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23 deaths and 921 COVID-19 cases confirmed yesterday; Tánaiste said lockdown restrictions in Ireland will continue

DUBLIN: The Department of Health yesterday confirmed that 23 more people with COVID-19 have died in the Republic of Ireland. A further 921 cases of COVID-19 have also been confirmed.

The death toll from COVID-19 in the country has risen to 3,865. The total number of confirmed cases is 207,720.

Of the cases confirmed yesterday, 453 were men and 466 were women. 66% are under 45 years of age and the median age is 34 years old.

The median age of those who died was 84 years and the age range was 57 – 95 years.

Dublin has recorded the highest number of COVID cases (414). 87 cases were in Cork, 51 were in Kildare, 48 were in Limerick, 47 were in Meath and the remaining 274 were spread across all other counties.

As of yesterday evening, a total of 959 COVID-19 patients were hospitalised, of which 173 were in ICU.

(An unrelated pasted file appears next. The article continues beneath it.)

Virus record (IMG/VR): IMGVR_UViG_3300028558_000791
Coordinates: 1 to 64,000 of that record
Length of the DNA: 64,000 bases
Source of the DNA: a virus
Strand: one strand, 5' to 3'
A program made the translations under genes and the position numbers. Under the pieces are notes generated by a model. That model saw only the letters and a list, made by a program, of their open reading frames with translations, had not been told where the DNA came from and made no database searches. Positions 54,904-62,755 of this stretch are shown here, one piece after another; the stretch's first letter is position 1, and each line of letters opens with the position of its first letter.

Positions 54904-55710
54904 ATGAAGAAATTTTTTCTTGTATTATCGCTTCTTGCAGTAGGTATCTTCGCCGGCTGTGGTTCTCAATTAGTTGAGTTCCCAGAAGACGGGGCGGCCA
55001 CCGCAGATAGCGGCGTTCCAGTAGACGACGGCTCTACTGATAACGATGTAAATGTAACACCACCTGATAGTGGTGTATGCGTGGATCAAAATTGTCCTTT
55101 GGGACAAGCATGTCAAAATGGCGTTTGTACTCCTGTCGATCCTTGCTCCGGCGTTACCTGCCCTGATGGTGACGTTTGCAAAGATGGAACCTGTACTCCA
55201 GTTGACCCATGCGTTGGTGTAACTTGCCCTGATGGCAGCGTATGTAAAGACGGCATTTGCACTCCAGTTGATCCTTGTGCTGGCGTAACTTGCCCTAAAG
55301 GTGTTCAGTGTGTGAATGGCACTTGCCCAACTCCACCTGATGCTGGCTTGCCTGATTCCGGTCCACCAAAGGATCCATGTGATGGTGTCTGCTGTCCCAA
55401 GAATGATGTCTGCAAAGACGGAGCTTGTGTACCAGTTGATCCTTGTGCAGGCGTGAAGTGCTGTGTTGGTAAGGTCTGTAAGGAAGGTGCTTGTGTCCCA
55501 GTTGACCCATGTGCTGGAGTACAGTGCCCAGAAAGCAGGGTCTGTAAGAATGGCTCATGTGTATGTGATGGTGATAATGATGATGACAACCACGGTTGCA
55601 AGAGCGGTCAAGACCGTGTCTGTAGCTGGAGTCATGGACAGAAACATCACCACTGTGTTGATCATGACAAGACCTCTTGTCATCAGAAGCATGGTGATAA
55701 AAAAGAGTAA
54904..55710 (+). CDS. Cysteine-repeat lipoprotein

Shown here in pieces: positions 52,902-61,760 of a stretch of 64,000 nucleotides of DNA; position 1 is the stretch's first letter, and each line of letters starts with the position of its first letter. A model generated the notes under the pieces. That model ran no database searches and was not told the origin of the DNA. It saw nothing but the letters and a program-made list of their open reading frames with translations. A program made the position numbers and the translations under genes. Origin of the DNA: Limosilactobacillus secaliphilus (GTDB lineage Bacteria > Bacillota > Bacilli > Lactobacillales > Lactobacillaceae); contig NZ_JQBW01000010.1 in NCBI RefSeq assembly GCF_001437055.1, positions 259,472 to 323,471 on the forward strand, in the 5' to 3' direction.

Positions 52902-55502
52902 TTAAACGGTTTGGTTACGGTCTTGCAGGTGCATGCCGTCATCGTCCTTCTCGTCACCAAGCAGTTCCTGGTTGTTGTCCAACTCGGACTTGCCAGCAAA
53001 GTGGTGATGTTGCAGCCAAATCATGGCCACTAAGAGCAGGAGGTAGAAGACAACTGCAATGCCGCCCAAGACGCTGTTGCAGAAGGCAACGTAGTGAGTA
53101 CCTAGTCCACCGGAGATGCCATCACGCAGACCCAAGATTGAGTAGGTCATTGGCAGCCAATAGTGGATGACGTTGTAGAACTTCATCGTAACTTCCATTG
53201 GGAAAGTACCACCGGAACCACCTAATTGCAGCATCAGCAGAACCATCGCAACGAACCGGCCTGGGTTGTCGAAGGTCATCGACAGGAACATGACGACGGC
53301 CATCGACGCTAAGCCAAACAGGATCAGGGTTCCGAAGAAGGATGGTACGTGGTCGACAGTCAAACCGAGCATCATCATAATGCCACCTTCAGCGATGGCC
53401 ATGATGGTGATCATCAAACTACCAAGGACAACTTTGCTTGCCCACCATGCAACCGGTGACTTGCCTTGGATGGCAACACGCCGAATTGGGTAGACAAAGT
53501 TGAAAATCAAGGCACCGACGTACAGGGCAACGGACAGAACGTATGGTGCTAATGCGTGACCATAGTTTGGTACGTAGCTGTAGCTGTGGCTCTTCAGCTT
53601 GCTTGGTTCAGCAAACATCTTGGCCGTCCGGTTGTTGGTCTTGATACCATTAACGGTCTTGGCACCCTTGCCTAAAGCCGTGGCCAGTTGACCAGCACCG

Meanwhile, nine deaths and 407 new cases were reported in Northern Ireland yesterday.

Yesterday, Tánaiste Leo Varadkar told the Dáil that the cabinet has no strategy to avoid lockdown restrictions. “There isn’t any strategy, unfortunately, that avoids the risk of rolling lockdowns or snap lockdowns. While we have seen a very significant decrease from the peak of the third wave these figures are still higher than the peak of the first wave,” he said.

“We have a long way to go before we are in a position to ease restrictions substantially. We need to get down to much lower numbers than we have now,” Mr. Vardakar added.

Meanwhile, Professor Philip Nolan of the National Public Health Emergency Team (NPHET) hopes that by mid-March there will be less than 100 daily cases in Ireland. “We’ve gone from over 6,500 cases to a day to under 1,000 on a few weeks; we’ve gone from a 14-day incidence of 1,500 per 100,000 to 300; we’ve gone from over 2,000 people in hospital to under 1,000,” Prof. Nolan said.

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